Occupying a commanding position overlooking the gorge, this monastery has atmosphere and architectural splendour in spades. Founded around 966 by Queen Khosrvanuch, who funded construction of the domed Surp Nishan (Church of the Holy Cross) at the centre of the complex, it saw a building boom in the 12th and 13th century. Surp Nishan's frescoes and the porch, gavit, bell tower, library and chapter house were added at this time. The monastery's name means 'huge wall', acknowledging its hefty fortifications.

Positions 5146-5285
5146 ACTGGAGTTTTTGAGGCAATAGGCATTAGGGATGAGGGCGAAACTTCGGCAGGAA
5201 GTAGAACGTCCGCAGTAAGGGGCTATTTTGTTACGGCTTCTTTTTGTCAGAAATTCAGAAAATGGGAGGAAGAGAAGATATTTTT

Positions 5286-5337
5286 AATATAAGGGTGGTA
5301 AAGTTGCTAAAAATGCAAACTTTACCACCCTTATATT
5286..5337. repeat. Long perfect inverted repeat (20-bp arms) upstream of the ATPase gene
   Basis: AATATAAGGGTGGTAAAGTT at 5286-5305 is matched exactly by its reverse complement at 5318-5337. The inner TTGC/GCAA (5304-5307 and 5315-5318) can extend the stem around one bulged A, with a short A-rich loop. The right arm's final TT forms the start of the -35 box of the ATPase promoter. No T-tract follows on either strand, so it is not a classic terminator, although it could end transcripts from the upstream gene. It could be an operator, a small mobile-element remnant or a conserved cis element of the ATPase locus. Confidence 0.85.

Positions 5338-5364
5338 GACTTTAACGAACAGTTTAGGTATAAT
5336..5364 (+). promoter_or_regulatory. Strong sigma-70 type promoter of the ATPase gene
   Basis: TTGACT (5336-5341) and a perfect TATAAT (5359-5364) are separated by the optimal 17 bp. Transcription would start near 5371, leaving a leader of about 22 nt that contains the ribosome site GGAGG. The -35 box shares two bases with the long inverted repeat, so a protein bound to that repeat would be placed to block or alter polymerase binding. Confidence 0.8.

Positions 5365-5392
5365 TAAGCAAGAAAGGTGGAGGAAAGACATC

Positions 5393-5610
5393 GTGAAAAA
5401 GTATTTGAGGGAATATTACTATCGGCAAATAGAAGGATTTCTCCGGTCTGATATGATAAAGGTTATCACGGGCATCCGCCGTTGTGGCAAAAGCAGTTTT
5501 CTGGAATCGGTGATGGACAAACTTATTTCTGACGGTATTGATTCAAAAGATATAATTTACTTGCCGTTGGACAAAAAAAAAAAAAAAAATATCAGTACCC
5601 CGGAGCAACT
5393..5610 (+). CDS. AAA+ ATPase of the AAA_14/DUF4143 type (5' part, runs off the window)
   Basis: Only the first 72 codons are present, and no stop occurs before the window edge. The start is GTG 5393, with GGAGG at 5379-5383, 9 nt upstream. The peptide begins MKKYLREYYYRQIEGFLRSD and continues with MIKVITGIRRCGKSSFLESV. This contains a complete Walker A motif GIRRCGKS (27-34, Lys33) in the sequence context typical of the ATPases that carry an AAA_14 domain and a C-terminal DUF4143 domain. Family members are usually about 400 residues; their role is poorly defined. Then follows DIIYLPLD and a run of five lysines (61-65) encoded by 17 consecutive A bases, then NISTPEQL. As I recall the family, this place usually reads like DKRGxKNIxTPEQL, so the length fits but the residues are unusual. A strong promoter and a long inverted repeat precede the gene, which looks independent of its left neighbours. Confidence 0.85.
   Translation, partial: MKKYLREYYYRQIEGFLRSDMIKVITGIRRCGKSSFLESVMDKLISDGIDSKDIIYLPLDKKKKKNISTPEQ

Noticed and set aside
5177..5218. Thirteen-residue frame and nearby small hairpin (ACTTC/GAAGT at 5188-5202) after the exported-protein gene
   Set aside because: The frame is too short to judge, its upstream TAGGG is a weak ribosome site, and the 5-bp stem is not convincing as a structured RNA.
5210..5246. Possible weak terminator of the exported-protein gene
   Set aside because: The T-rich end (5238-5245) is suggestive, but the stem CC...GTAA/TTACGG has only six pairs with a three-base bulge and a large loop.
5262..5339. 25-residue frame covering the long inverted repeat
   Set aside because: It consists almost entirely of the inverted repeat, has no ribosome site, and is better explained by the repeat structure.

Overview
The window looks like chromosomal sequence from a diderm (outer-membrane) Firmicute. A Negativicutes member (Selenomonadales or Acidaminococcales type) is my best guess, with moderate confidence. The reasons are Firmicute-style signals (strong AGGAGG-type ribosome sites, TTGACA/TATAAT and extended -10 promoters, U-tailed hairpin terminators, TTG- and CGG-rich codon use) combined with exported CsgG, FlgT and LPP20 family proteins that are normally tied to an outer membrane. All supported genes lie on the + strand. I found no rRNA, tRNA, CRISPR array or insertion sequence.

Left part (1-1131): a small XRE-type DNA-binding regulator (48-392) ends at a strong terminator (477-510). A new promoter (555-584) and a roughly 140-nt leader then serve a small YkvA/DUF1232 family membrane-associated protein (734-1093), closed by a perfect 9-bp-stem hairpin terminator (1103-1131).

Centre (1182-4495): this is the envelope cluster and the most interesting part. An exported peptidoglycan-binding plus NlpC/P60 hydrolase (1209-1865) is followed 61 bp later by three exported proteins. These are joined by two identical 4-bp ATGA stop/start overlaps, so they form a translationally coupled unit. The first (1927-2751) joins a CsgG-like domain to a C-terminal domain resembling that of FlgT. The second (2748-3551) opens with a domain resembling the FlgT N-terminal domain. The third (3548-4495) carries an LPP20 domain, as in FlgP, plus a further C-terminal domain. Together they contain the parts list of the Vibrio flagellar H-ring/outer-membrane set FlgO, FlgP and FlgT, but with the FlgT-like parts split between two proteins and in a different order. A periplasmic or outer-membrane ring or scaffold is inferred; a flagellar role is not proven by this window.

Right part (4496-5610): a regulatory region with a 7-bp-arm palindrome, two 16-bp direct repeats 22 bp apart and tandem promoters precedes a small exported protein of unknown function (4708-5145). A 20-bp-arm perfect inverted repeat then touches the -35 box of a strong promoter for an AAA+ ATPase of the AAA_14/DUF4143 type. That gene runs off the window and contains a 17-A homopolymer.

Other buildings in the complex include two 11th-century churches and a freestanding 13th-century gavit at the rear of the site. This has glorious acoustics and frames a magnificent view over the landscape. An inscription on Surp Nishan's gavit reads in part: ‘You who enter through its door and prostrate yourself before the Cross, in your prayers remember us and our royal ancestors, who rest at the door of the holy cathedral, in Jesus Christ.’